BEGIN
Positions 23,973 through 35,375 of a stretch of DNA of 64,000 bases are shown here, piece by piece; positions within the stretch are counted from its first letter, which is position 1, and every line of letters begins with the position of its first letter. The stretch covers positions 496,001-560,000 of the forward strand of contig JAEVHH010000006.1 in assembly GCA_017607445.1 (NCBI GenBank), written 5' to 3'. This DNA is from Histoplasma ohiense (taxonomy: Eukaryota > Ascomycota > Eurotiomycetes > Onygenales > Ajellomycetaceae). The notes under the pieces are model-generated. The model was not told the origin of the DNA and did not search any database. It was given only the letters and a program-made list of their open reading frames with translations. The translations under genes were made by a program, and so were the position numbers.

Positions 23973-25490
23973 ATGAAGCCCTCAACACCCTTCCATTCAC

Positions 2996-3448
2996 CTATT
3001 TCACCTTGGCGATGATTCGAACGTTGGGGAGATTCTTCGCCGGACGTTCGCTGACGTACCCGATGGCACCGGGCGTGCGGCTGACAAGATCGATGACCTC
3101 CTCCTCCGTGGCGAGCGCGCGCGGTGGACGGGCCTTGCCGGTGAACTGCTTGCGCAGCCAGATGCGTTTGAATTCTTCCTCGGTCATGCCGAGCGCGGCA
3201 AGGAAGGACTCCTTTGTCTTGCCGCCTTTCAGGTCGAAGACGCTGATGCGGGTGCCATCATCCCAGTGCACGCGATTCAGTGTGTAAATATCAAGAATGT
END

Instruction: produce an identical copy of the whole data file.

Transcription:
Positions 23,973 through 35,375 of a stretch of DNA of 64,000 bases are shown here, piece by piece; positions within the stretch are counted from its first letter, which is position 1, and every line of letters begins with the position of its first letter. The stretch covers positions 496,001-560,000 of the forward strand of contig JAEVHH010000006.1 in assembly GCA_017607445.1 (NCBI GenBank), written 5' to 3'. This DNA is from Histoplasma ohiense (taxonomy: Eukaryota > Ascomycota > Eurotiomycetes > Onygenales > Ajellomycetaceae). The notes under the pieces are model-generated. The model was not told the origin of the DNA and did not search any database. It was given only the letters and a program-made list of their open reading frames with translations. The translations under genes were made by a program, and so were the position numbers.

Positions 23973-25490
23973 ATGAAGCCCTCAACACCCTTCCATTCAC

Positions 2996-3448
2996 CTATT
3001 TCACCTTGGCGATGATTCGAACGTTGGGGAGATTCTTCGCCGGACGTTCGCTGACGTACCCGATGGCACCGGGCGTGCGGCTGACAAGATCGATGACCTC
3101 CTCCTCCGTGGCGAGCGCGCGCGGTGGACGGGCCTTGCCGGTGAACTGCTTGCGCAGCCAGATGCGTTTGAATTCTTCCTCGGTCATGCCGAGCGCGGCA
3201 AGGAAGGACTCCTTTGTCTTGCCGCCTTTCAGGTCGAAGACGCTGATGCGGGTGCCATCATCCCAGTGCACGCGATTCAGTGTGTAAATATCAAGAATGT